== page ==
Mood and anxiety disorders have positive associations with obesity in the
U.S. population, according to the results of a survey of 9,125 people. Unlike
earlier surveys, the study found no difference between men and women in the
association of obesity with psychiatric disorders, said Gregory Simon, M.D.,
M.P.H., and colleagues, writing in the July Archives of General
Social and cultural factors may play a significant role in connecting
obesity with depression, said Simon, of Group Health Cooperative in Seattle,
in an interview. "However, we can't say from the data what the direction
of causation is."
The researchers used data from the National Comorbidity Survey Replication
(NCS-R) to examine connections between obesity and mood, anxiety, and
substance use disorders in adults and whether these were also associated with
sociodemographic factors. Interviewers used DSM-IV criteria and
assessed participants using the World Mental Health version of the World
Health Organization Composite International Diagnostic Interview. The NCS-R
survey was conducted over one year beginning in February 2002 and was the U.S.
element of a worldwide study coordinated by the World Health organization.
The study concluded that obesity—defined as a body mass index (BMI)
of 30 or more—was associated with about a 25 percent increase in the
lifetime odds of mood and anxiety disorders and a 25 decrease in the odds of
substance use disorders. These may sound like modest effects, wrote Simon and
colleagues, but are important for public health reasons because of the high
levels of obesity in the U.S.
The study measured only association between the two conditions and could
not determine whether obesity caused mood and anxiety disorders or whether
mood and anxiety disorders induced obesity.
"Many mechanisms could explain the relationship, and possibly more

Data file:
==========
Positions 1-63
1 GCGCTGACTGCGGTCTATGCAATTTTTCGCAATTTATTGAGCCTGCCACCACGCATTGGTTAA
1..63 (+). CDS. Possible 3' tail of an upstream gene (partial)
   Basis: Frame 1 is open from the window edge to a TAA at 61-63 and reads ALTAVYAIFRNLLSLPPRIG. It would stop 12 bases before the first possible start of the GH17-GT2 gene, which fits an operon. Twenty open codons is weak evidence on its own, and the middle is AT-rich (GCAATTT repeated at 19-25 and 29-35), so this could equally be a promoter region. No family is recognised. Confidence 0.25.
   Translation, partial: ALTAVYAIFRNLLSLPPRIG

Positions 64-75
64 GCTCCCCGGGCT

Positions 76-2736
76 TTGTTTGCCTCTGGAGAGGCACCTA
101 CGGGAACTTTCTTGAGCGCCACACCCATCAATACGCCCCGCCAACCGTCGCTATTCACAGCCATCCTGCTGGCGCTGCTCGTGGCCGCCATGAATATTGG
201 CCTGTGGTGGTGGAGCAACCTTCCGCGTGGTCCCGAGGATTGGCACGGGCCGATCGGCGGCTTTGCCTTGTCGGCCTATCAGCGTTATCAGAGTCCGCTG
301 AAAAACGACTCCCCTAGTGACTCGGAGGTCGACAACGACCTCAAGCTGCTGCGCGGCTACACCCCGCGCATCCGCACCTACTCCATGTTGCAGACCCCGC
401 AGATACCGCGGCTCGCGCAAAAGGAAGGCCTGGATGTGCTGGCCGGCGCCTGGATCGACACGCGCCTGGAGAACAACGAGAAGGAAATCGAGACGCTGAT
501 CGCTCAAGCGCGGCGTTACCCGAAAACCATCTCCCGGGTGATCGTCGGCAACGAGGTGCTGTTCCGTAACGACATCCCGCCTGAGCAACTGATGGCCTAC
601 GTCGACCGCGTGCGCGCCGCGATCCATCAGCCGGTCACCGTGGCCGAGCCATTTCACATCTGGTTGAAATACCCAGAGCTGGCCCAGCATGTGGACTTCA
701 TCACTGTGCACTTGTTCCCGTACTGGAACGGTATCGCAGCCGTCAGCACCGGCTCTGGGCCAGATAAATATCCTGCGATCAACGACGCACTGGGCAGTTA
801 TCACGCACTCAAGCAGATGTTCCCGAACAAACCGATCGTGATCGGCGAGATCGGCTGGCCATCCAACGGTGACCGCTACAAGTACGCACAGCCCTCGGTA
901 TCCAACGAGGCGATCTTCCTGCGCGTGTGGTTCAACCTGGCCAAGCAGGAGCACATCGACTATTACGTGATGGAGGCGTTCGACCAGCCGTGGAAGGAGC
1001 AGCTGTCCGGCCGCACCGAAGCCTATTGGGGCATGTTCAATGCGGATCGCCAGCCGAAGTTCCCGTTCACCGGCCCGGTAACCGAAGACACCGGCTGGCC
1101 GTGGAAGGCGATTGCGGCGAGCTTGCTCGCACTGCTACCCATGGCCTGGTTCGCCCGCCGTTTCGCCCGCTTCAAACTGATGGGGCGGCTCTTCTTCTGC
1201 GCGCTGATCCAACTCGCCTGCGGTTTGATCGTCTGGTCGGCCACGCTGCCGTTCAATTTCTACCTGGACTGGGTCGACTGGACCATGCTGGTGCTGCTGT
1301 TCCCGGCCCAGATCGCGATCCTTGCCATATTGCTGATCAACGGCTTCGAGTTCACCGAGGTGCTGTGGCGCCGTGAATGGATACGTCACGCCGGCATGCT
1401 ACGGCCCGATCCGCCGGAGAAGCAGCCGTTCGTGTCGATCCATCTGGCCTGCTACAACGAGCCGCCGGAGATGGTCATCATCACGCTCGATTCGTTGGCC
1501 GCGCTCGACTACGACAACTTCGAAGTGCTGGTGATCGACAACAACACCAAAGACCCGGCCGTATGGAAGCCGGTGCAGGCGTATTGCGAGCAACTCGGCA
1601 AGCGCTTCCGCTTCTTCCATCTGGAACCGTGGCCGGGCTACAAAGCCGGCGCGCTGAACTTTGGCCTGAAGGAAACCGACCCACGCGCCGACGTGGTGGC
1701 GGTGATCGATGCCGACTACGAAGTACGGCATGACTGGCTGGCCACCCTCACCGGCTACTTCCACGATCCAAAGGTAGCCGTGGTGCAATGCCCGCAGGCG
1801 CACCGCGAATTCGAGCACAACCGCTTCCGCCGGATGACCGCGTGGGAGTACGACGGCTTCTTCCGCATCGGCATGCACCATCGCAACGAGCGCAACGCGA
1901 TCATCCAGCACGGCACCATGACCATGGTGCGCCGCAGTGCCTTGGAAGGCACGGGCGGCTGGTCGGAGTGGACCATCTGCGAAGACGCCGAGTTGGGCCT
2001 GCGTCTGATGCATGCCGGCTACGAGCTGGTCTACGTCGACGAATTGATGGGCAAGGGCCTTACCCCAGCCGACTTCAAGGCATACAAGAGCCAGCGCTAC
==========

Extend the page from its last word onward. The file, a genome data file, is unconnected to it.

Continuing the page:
than one is involved," said Simon. "Some people eat more when
they're depressed and some eat less, for example."
The stigma attached to being overweight might also lead to depression, as
well, he said. "In social groupings where obesity is more stigmatized,
it might be equally true that people who can't lose weight become depressed,
or that depressed people can't lose weight."
In analyses of various sociodemographic subgroups, the association of
obesity with psychiatric disorders was strongest among respondents who were
younger than 30 years old, had a college education, or were of non-Hispanic
white ethnicity. Simon suggested that social and cultural factors may
therefore be important in understanding the connection. Similar studies in
China and Poland, for instance, found that increased obesity was associated
with less depression.
"I would imagine—although this study doesn't provide specific
evidence for it— that if obesity and depression vary with educational
and cultural settings, then a social environment that stigmatized obesity
would produce more depression and anxiety among overweight members of that
group," said Simon.
"We've seen that behavioral weight-loss interventions reduce weight
and also lower depressive symptomatology," said Eric Stice, Ph.D., a
senior scientist at the Oregon Research Institute in Eugene. "But
there's not much evidence that treating psychiatric problems leads to weight
"But there's probably a reciprocal relationship. The stress and
rejection caused by obesity lead to mood and anxiety problems, while those
problems lead to an increased risk of overeating."
Stigma is no small concern for the overweight, said Stice, who studies risk
factors that predict onset of eating disorders, obesity, and depression."
I'm amazed at what coaches, parents, and other children say about
overweight kids," he said.
The results of the NCS-R study highlight the importance of sociocultural
factors linking obesity and psychiatric disorders, said Simon. To explore that
link, he and his colleagues are now doing a series of smaller surveys to get
more information on the interaction of depression, obesity, diet, and physical
An abstract of "Association Between Obesity and Psychiatric
Disorders in the US Adult Population" is posted at<http://archpsyc.ama-assn.org/cgi/content/abstract/63/7/824>.▪